Lots of writers, me included, like to read how-to books. Sometimes we might even read them when we should be writing instead (not that I’m speaking from personal experience, of course)! But I think you can learn a lot from how-to books, and even though there aren’t really any books specifically about writing poetry for kids, there are some great books available. I’m going to share (in no particular order) some of my favorites and the ones I’ve written, too. Some of them are really written for kids, and others are written for adults. Either way, I think if you’re a beginning to somewhat experienced poet, you’ll find them entertaining and chock-full of useful info, too.
A Kick in the Head: An Everyday Guide to Poetic Forms (selected by Paul Janeczko): This picture book features extremely brief definitions of poetic forms from haiku to villanelle with a kid-accessible example of each. Great poems, great poets, great book.
Excerpt: Tercet: If you have a couplet and add a third line with the same end rhyme, you wind up with a tercet.
Kitchen crickets make a din,
sending taunts to chilly kin,
“You’re outside, but we got in.”
–Joan Bransfield Graham, all rights reserved
Poemcrazy: freeing your life with your words (by Susan Goldsmith Wooldridge): This book of encouragement and poetry practice ideas is all about poetry as self-expression, poetry as a way to face fears, make connections.
Excerpt: The starry show turned out to be beneath, not above us—from phosphorescent plankton. The ocean was alive and filled with light. Sometimes we think poems need to be about important, dramatic moments. The events of our lives seem mundane. Often the small occasions in the front or back yard are the most magical. We just need to notice and then create a way to experience and enjoy this ordinary magic.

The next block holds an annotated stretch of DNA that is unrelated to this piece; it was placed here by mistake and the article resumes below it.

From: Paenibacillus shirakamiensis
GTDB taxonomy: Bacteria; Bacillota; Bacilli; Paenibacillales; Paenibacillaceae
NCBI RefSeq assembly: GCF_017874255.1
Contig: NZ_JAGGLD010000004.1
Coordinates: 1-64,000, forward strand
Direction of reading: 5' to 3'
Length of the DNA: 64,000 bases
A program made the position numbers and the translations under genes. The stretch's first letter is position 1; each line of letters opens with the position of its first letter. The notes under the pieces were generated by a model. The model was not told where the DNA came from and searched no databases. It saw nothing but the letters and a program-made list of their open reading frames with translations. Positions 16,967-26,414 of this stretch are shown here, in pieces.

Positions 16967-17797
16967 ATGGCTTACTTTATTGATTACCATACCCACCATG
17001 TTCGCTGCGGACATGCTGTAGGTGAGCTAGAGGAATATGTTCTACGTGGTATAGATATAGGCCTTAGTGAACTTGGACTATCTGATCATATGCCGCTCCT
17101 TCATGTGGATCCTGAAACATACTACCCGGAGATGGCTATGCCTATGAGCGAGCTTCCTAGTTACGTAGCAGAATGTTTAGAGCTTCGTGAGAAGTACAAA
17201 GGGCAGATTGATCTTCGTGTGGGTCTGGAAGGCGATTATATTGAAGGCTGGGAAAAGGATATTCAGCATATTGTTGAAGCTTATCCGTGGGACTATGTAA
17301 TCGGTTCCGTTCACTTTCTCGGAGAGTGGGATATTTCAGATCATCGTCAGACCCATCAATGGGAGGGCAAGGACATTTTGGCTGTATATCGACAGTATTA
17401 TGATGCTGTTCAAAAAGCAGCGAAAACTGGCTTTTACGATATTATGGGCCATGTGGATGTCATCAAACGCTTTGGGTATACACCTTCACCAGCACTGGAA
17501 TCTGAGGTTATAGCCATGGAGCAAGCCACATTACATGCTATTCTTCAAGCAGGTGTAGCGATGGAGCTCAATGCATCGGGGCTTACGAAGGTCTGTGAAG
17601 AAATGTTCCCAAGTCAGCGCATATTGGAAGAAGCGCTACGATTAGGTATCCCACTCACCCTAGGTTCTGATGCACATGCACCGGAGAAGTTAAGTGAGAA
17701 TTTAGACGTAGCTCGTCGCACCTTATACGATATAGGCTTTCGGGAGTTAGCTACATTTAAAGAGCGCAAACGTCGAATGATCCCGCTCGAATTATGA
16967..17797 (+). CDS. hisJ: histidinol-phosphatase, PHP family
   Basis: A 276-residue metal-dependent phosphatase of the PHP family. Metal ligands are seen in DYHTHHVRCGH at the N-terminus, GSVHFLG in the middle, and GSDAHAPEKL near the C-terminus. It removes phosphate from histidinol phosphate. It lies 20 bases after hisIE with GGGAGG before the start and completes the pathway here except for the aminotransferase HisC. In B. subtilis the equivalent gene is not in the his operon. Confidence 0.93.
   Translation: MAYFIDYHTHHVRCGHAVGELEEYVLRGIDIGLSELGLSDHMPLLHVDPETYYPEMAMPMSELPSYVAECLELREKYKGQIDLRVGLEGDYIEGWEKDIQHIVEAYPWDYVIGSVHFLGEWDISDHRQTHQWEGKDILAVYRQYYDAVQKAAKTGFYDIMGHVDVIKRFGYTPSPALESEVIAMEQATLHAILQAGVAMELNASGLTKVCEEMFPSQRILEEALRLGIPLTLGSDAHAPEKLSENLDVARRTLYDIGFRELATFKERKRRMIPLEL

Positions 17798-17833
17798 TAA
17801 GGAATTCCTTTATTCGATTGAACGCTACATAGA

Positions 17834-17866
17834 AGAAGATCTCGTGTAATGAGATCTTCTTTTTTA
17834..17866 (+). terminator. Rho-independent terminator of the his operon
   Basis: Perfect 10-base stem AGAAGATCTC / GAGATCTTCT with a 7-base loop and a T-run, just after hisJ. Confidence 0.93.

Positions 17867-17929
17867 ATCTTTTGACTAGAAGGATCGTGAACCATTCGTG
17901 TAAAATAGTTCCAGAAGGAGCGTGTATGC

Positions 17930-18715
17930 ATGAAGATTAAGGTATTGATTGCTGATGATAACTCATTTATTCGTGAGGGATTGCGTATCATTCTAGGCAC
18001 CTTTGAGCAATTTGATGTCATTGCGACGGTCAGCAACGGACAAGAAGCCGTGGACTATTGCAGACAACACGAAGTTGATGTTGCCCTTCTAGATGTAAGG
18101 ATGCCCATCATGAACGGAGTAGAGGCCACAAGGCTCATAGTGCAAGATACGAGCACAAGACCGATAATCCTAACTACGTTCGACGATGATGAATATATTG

Catch Your Breath: Writing Poignant Poetry (by Laura Purdie Salas): Despite the title, this book is not focused on poignant poetry. It’s about poetry of all kinds. This book covers all the basic techniques of poetry and lots of uncomplicated forms. It’s also full of poem-starters to get you going.
Excerpt: …A random word forces you to find new relationships between words. Maybe you’ll create a startling image like the “liquid moon” in William Carlos Williams’ “Winter Trees.”
Try it–your results will vary from tragic to magic, and that’s what’s fun about it! It’s a way to play with words?a cornerstone of poetry. This is a great technique for your bag of revision tricks.
Poetry Matters (by Ralph Fletcher): This book for kids (but great for adults, too) is one of my favorites. It’s non-threatening but full of useful, practical advice and great examples.
Excerpt: Think fragments. It’s a funny thing. For years, teachers drill the Rules of Language into your head. Use complete sentences! Begin each sentence with a capital letter! Don’t begin a sentence with “and” or “but.” No fragments. Certain teachers have been known to inflict pain (or at least low grades) on students who forget to follow these rules.
But a poem is an impressionistic piece of writing, a word painting in which the writer tries to capture a moment, an image?
A Crow Doesn’t Need a Shadow: A Guide to Writing Poetry from Nature (by Lorraine Ferra): This book is actually meant for teachers who are having students write poetry. It’s full of lovely ideas, plus sample poems and questions to think about for each poem. It’s not about what’s right or wrong, just about exploring nature through poetry.
Excerpt: Notice how skillfully the writer of this poem shows the various qualities of rainfall by thinking about rain in the five suggested ways. When she describes rain as “the petals falling off a daisy,” she reminds us of at least two things: the petal-like shapes of raindrops and the way rain sometimes falls lightly, almost without sound.